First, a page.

Thursday, August 13, 2015

George Will forgets Republican Party loves its own borders to be open: In over half US states GOP doesn't have its own primary, democrats and indeps. are allowed to vote, in some cases GOP E even begs others to vote along with Republicans such as 2014 Mississippi primary

2014 article:

8/6/14, "Angry Republican leaders ready to shut door on open primaries," Washington Times, Ralph Z. Hallow, "Changes sought after Mississippi Democrats help Thad Cochran beat Chris McDaniel" 

"Republican primaries that are open to independents and Democrats in more than half of the states don’t give voters much reason to pick one party over the other, aside from ideological views.

About 25 percent of voters identify themselves as Republicans, 31 percent as Democrats and 42 percent as independents, according to the most recent Gallup poll on the subject....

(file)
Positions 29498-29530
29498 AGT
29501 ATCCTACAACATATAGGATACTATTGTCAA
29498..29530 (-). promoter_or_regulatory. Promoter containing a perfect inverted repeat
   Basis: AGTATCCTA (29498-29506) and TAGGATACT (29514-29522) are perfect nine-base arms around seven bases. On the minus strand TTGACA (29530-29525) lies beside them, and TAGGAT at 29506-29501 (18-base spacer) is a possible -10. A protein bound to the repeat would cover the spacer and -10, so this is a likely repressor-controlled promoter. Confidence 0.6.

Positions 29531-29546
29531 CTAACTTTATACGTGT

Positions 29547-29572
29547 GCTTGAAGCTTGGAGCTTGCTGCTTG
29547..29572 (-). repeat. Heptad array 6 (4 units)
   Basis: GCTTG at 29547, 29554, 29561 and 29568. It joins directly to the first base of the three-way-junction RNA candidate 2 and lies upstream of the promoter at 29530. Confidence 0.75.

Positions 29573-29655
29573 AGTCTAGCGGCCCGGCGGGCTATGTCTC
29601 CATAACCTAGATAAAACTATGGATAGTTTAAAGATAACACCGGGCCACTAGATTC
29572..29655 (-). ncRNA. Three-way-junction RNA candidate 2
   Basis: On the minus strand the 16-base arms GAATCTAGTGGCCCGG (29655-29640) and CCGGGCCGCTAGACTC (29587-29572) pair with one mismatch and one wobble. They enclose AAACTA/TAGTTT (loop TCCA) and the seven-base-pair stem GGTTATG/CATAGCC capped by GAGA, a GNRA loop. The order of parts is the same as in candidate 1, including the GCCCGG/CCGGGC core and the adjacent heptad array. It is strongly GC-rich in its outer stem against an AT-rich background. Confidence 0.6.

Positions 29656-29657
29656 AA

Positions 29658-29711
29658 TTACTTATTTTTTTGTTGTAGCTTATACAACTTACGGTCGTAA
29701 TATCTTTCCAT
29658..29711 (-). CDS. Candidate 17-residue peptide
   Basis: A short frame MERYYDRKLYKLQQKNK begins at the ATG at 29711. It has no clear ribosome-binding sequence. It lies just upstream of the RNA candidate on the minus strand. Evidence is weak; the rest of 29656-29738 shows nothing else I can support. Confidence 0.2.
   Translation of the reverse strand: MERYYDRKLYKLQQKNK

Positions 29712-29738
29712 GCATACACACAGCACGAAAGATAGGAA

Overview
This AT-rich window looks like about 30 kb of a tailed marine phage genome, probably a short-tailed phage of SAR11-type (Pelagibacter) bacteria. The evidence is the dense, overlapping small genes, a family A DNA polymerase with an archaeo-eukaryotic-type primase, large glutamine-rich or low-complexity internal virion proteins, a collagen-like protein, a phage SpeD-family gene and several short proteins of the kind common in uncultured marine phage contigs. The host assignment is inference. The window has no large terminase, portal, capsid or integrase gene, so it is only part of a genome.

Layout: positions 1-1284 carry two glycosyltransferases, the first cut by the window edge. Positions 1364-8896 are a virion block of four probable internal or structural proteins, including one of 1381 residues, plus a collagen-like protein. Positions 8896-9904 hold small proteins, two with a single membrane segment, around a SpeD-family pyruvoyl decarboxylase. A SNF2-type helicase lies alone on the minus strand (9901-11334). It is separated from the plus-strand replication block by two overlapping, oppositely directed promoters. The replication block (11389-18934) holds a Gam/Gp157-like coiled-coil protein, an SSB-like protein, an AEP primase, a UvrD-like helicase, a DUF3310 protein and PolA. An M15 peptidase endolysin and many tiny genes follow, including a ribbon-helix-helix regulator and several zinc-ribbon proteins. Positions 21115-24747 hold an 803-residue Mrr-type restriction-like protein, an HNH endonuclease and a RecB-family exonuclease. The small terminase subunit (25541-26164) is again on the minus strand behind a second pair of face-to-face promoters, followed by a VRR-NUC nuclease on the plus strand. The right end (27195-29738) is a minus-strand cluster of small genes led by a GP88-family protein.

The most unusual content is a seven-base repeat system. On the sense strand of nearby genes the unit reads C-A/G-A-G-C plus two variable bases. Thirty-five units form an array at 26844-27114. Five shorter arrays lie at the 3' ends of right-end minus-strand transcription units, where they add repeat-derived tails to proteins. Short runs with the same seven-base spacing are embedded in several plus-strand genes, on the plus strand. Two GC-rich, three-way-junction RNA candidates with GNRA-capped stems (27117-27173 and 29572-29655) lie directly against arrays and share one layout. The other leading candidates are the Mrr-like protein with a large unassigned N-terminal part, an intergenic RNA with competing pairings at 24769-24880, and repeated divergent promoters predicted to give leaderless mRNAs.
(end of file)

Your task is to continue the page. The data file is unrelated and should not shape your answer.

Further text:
Currently, 27 states let independents and Democrats help pick Republican candidates for general elections. The reason usually is not the desire of the state GOP but rather that the state legislature has mandated open primaries or requires no party registration."...  


In Tennessee it's the specific desire of state Republican leadership that democrats and independents influence selection of Republican candidates:

Feb. 2014, Tennessee Republican Party leaders vote overwhelmingly, 37-29, to keep its primaries open:

2/7/14, "Tenn. Republican Party leaders reject closed primaries," AP via, Nashville


8/12/15, "Donald Trump is a counterfeit Republican," George Will, Washington Post, opinion (Disclosure:This columnist’s wife, Mari Will, works for Scott Walker.)

"A political party has a right to (in language Trump likes) secure its borders. Indeed, a party has a duty to exclude interlopers, including cynical opportunists deranged by egotism. This is why closed primaries, although not obligatory, are defensible: Let party members make the choices that define the party and dispense its most precious possession, a presidential nomination. So, the Republican National Committee should immediately stipulate that subsequent Republican debates will be open to any and all — but only — candidates who pledge to support the party’s nominee."...